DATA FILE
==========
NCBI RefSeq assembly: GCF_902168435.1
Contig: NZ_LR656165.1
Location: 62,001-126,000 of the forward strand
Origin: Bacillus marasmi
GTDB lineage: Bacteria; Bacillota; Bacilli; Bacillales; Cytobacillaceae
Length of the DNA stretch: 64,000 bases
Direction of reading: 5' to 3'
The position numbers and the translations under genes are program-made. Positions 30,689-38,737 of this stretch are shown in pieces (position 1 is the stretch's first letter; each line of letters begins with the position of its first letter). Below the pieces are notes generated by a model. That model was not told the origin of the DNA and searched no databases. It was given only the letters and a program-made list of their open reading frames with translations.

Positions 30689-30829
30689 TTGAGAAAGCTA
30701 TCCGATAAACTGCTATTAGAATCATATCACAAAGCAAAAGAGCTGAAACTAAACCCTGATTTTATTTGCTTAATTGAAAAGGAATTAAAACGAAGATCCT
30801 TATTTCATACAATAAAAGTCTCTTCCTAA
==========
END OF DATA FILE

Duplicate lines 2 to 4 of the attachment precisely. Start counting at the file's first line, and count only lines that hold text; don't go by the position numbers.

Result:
Contig: NZ_LR656165.1
Location: 62,001-126,000 of the forward strand
Origin: Bacillus marasmi